Welcome to our NICU Peripheral Brain
Tulane-Lakeside is a busy place these days. The hospital that sits by I-10, just west of the Causeway, has long been a place where babies are born. Now, after more than 100,000 deliveries, the newborn nursery and the neonatal intensive care unit (NICU) are getting renovations to go with the new technologies and strategies that we’ve adopted in recent years.
In the newborn nursery, we still have those big windows, where you can come to see the babies, but we also have a policy of getting those babies out to the mother’s rooms so they can get a jump start on breast feeding. We know that breast milk is best and we have designed our recently finished nursery such that it is situated right in the middle of the post partum ward. Healthy babies do best if they are bonding with their parents as soon as possible.
On the other hand, babies that are sick also need a special place. Our newly renovated, state of the art NICU will be ready for occupancy in early 2011 with 26 patient beds, a procedure room, “rooming in” rooms, and plenty of space for parents to come and spend time with their child. There will be large “kangaroo” chairs to facilitate skin-to-skin bonding early on. Later they can be used for breast feeding as the infants improve.
We also have state of the art technology. Tulane-Lakeside is the state leader in total body cooling, a therapy for infants who suffer partial asphyxia at birth. We have perfected non-invasive ventilation strategies in our unit because we know that babies who have to live on ventilators have worse outcomes. We are focused on nutrition and growth optimization, so that premature infants outgrow their problems (rather than get medicated for them). Finally, we are very selective about which medications we use. Even the antibiotics we choose are selected to optimize normal development. Every choice we make for your child is made with his or her future potential in mind.
At Tulane-Lakeside, we know it’s your baby. We want the best for it too.
This website is the intellectual property of Dr Phillip Gordon. Dr Gordon is affiliated with Tulane School of Medicine and is the Section Head of Neonatology. However, this website has no formal or legal affiliation with Tulane or the Hospital Corporation of America.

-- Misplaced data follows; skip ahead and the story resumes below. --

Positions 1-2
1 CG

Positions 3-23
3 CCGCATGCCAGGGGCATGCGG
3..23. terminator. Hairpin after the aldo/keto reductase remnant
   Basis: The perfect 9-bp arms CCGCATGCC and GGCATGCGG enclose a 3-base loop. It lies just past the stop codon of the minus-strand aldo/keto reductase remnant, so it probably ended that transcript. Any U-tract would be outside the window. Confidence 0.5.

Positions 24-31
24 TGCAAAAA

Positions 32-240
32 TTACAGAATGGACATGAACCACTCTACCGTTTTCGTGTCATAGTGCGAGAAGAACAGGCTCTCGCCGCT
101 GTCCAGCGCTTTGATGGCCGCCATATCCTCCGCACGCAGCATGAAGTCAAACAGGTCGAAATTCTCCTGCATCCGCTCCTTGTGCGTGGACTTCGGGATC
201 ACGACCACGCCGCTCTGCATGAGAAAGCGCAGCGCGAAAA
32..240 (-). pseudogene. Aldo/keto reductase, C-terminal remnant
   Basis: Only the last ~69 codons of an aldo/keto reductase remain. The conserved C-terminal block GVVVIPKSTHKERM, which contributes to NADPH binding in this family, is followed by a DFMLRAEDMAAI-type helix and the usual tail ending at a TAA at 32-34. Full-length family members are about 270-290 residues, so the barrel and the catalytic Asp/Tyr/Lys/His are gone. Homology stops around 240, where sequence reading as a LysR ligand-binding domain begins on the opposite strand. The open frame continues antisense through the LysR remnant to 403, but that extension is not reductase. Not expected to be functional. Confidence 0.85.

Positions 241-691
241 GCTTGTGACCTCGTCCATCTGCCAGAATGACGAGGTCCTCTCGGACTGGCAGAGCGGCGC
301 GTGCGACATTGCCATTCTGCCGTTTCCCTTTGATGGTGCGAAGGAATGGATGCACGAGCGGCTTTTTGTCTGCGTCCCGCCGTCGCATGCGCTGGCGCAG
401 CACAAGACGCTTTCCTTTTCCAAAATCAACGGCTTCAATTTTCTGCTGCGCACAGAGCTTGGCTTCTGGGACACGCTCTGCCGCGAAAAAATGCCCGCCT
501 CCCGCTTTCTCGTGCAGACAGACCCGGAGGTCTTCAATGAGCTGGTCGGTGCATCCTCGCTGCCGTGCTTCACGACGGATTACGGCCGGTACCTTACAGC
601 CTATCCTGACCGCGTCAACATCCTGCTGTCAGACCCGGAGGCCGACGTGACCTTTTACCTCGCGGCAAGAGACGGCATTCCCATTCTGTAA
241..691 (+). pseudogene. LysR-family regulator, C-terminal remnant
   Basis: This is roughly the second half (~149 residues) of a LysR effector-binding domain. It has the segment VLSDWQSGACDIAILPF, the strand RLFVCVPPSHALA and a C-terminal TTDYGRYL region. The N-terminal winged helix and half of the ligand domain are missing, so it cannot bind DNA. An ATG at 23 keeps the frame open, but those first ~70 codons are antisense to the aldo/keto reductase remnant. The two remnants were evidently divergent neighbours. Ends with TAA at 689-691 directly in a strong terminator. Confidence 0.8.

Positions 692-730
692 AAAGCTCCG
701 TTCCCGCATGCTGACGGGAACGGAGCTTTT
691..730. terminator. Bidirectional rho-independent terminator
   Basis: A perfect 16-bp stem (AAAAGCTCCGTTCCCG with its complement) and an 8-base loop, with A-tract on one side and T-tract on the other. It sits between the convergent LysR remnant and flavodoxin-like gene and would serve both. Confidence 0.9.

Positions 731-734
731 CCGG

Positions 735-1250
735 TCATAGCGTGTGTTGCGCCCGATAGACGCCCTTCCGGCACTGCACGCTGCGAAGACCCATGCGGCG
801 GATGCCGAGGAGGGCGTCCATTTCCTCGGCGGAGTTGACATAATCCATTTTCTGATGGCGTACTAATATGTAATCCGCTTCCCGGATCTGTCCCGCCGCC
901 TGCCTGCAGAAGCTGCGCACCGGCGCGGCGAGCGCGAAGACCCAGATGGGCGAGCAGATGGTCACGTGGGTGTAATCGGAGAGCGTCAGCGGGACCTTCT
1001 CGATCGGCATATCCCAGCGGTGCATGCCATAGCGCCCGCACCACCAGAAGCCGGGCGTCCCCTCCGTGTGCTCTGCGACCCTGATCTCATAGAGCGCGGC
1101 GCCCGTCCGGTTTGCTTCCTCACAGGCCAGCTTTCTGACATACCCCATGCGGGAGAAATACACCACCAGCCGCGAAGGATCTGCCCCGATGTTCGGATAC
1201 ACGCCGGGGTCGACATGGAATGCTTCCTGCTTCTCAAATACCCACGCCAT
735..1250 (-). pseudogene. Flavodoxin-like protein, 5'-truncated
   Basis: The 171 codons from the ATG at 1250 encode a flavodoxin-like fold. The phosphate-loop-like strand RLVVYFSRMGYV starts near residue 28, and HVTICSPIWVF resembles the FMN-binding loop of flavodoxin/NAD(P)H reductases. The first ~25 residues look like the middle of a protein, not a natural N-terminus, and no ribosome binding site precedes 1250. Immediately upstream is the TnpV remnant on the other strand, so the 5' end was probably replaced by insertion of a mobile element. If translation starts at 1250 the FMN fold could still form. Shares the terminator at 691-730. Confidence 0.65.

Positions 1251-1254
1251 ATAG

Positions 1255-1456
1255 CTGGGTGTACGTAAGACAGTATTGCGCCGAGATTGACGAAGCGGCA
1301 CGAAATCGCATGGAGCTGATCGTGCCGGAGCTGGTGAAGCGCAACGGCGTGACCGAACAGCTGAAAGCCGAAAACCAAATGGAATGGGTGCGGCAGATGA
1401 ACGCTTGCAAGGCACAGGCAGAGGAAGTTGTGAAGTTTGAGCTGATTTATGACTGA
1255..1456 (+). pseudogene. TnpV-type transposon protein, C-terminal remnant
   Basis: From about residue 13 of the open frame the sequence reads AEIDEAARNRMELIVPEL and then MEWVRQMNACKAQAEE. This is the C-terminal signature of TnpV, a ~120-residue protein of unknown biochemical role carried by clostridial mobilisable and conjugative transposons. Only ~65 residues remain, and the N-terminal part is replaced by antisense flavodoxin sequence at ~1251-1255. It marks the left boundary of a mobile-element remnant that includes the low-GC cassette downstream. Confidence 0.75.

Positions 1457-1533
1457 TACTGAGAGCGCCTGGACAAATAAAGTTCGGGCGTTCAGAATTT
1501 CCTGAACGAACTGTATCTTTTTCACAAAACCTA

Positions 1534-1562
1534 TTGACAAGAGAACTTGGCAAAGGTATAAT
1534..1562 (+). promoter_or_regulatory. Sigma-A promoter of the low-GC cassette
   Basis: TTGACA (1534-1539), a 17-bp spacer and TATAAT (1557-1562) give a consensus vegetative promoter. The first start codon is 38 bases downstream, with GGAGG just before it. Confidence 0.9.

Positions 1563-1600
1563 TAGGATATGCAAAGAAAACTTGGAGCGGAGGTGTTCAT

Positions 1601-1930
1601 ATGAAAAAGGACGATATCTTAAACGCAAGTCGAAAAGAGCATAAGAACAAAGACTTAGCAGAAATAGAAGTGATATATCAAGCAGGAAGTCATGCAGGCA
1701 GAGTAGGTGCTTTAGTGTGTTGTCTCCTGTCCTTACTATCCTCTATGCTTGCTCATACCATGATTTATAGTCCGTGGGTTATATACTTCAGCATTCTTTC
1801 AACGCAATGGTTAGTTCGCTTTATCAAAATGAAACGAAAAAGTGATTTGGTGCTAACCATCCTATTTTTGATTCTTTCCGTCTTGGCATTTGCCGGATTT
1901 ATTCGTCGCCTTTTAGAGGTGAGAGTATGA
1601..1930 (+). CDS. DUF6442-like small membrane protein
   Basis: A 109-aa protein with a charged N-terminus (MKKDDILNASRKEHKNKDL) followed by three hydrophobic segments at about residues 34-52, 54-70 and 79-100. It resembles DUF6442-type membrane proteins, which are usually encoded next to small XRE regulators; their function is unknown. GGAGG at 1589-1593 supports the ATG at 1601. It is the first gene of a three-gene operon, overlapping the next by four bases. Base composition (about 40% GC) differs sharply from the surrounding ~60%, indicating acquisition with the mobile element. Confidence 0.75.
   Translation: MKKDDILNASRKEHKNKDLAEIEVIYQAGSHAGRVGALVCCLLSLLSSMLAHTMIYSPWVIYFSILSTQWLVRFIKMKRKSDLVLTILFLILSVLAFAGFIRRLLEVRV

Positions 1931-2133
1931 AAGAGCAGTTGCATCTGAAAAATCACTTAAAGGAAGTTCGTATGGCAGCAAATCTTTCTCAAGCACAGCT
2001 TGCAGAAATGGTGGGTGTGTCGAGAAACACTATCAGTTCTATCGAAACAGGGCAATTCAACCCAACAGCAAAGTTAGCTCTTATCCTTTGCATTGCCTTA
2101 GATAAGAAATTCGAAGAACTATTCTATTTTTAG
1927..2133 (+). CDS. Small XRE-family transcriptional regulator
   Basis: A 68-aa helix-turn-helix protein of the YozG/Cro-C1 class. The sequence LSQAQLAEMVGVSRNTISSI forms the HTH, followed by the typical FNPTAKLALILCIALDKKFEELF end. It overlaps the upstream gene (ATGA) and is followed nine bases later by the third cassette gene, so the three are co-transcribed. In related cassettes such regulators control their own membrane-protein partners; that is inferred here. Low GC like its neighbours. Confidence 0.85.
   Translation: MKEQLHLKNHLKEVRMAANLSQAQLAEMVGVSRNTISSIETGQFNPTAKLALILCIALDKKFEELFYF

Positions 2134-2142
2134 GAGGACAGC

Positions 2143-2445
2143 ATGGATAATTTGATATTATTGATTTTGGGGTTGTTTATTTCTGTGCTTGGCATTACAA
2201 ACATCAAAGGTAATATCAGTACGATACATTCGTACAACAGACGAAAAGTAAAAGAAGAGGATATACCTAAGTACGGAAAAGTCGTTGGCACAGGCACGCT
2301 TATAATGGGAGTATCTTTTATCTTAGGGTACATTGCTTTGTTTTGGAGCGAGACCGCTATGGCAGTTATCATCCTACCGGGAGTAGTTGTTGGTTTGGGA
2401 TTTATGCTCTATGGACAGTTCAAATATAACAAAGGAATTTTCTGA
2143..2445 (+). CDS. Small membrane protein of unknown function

FOR EMPLOYEES AND STUDENTS AFFILIATED WITH TULANE LAKESIDE NICU
This site has been created as an information clearing house for data and guidelines related to neonatal patient care, care giver education, and basic concept education at Tulane Lakeside NICU. Its primary mission is to support a culture in which we are constantly standardizing, re-evaluating, and improving upon neonatal care. As the medical director of the Tulane Lakeside NICU, Dr Gordon is responsible for this site’s educational content and upkeep. Please report errors or typos directly to him.
FOR OTHER VISITORS
None of the information on this site should be considered to be a finished product, to be warranted or certified. In some cases, documents in draft will be loaded to allow staff to review them prior to submission for committee approval. Although we encourage caregivers and students from other institutions to access the site for their education and to compare and contrast ongoing or potential practices at different sites, neonatal care quality rests squarely upon the point of care at the bedside and upon the shoulders of bedside caregivers. All such individuals are responsible for double checking/confirming any dosages found here. They are responsible for determining the appropriate setting and application of such interventions. A blog or website can never and should never be used as a substitute for clinical thinking at the bedside. If our ideas are valuable, great. If they are in any way inappropriate for your practice environment/culture, or your patients, good for you for being able to be cognizant of that. Ultimately, we are not responsible for any actions you might or might not take because of something you read here at this site. Because this is a working site, primarily designed to disseminate information, comments have been disabled. However, if you feel that you have important feedback to give, Dr Gordon can be reached at email@example.com. Neonatology is a vast discipline with broad deviations in practice. We are not particularly interested in comments from individuals who are simply practicing in different realms of the neonatal care spectrum or who think our practice is deviating too quickly from traditional ( i.e. dated) methodologies. We are interested if you have noted a complication or adverse outcome using a similar practice or if you have a modification in practice that you think is an improvement upon one of our own recent methodology changes. Dr Gordon advocates three fundamental principles for improving neonatal care: 1) first, do no harm. 2) just because you’ve always done it a certain way does not mean that it’s good medicine. 3) data beats anecdote, logic beats opinion; data + logic = progress.